Worried about recession? Then maybe you want to take a fresh look at
That advice comes courtesy of Morgan Stanley analyst Erik Woodring. On Thursday, he boosted the firm’s rating on IBM (ticker: IBM) shares to Overweight from Equal Weight, with a new price target of $150, up from $147. IBM shares on Thursday were recently up 1% to $127.43.
In particular, Woodring sees the stock as an excellent place to hide from what his firm sees as increasing potential for a U.S. economic downturn.
Woodring is “increasingly concerned” that macroeconomic headwinds could pressure both profits and earnings multiples for enterprise hardware plays in coming quarters, he writes. Overall, Morgan Stanley’s economics team sees “rising risk” of a U.S. recession and expects deceleration in the purchasing managers index, or PMI, a measure of economic activity in the manufacturer and service sectors.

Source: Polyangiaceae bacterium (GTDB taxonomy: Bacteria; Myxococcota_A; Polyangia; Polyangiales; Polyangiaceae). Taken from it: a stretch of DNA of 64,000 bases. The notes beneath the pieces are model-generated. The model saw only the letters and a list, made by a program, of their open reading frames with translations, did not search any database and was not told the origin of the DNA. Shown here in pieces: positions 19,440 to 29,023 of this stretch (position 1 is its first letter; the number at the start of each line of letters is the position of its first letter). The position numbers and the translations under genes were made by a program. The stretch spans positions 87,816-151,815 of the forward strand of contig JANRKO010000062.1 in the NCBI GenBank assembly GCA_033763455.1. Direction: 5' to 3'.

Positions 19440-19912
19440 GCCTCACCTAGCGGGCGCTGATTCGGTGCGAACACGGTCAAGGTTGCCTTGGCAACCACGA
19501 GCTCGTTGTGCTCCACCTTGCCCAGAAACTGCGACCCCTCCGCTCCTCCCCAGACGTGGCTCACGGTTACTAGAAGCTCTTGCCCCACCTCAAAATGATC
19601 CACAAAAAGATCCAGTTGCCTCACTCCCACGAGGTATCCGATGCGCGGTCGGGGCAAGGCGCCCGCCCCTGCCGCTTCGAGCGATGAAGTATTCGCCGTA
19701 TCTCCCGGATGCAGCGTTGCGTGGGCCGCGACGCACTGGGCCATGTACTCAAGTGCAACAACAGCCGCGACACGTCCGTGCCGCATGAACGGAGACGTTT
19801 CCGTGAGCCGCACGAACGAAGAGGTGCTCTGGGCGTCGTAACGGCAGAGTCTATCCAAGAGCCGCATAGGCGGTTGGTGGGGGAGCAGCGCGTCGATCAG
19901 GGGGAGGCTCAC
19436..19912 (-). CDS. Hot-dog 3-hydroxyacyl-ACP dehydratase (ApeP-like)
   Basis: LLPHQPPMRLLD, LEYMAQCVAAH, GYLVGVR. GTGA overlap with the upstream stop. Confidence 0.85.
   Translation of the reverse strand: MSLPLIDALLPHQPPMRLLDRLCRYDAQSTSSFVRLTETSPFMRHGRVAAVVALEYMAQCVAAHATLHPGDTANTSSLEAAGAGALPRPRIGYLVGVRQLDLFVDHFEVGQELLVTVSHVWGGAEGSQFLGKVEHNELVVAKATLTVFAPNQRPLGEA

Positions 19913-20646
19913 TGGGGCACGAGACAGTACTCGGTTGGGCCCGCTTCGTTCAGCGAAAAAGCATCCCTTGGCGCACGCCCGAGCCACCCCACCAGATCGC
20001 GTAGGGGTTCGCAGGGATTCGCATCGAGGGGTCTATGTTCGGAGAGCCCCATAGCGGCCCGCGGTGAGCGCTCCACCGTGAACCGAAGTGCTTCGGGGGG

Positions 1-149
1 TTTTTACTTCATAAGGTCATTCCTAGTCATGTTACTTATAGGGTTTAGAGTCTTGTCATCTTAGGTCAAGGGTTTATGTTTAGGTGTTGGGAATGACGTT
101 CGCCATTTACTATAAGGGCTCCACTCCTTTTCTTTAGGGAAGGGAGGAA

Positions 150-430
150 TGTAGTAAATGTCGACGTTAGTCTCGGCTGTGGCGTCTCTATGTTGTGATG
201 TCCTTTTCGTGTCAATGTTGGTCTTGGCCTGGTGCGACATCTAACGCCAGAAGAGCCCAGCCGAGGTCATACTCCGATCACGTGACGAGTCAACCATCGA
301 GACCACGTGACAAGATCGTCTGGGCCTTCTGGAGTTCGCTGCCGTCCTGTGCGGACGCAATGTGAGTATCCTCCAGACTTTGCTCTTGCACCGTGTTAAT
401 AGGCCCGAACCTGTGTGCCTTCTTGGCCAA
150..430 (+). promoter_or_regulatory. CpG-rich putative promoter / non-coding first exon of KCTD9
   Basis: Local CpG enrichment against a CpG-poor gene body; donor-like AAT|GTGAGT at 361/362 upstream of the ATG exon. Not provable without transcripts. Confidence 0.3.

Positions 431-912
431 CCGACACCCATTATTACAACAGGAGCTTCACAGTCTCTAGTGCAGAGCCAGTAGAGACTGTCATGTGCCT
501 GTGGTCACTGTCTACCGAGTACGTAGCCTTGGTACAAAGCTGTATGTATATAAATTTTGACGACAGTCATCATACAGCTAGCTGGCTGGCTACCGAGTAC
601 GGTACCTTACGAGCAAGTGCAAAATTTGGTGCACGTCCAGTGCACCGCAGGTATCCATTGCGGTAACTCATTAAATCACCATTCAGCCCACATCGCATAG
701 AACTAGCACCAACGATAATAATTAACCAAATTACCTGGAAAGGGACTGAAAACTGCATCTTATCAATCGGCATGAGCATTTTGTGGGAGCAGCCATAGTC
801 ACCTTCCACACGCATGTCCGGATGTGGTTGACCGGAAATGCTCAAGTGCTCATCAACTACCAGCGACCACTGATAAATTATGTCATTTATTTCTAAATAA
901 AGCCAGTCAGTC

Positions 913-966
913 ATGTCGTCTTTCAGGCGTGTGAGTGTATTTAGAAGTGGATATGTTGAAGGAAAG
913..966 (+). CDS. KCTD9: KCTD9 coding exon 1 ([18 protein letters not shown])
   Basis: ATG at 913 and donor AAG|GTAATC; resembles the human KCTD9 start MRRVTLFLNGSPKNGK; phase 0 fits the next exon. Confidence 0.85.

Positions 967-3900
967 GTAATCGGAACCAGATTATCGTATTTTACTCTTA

Woodring adds that checks with resellers have found that “hardware budgets are about to be cut as companies maneuver geopolitical uncertainty and rising costs.”
In Woodring’s view, IBM is better-positioned than most enterprise hardware companies to weather a macroeconomic storm. For one thing, he notes that only 20% of IBM’s revenue is tied directly to hardware and related software, and more than half of its revenue are recurring. Historically IBM shares have been negatively correlated with PMI changes—in other words, the shares tend to perform better when economic growth is slowing, he adds.
In addition, IBM launched a new generation of mainframe computers this month, which should drive growth in its hardware business, giving him confidence that “the business is positioned to outperform through the rest of this year.”
As Barron’s outlined in a recent cover story, IBM CEO Arvind Krishna has been engineering a turnaround at the technology giant, shedding low-margin, low growth assets, and focusing the company on cloud computing and artificial intelligence applications.
“The result is a stronger long-term growth outlook, though investors still question whether mid single-digit long-term revenue growth is achievable,” Woodring writes. “However, we do see green shoots of improving customer sentiment and spending plans …While it is too early to call a clear inflection, these data points bear watching.”
Write to Eric J. Savitz at [email protected]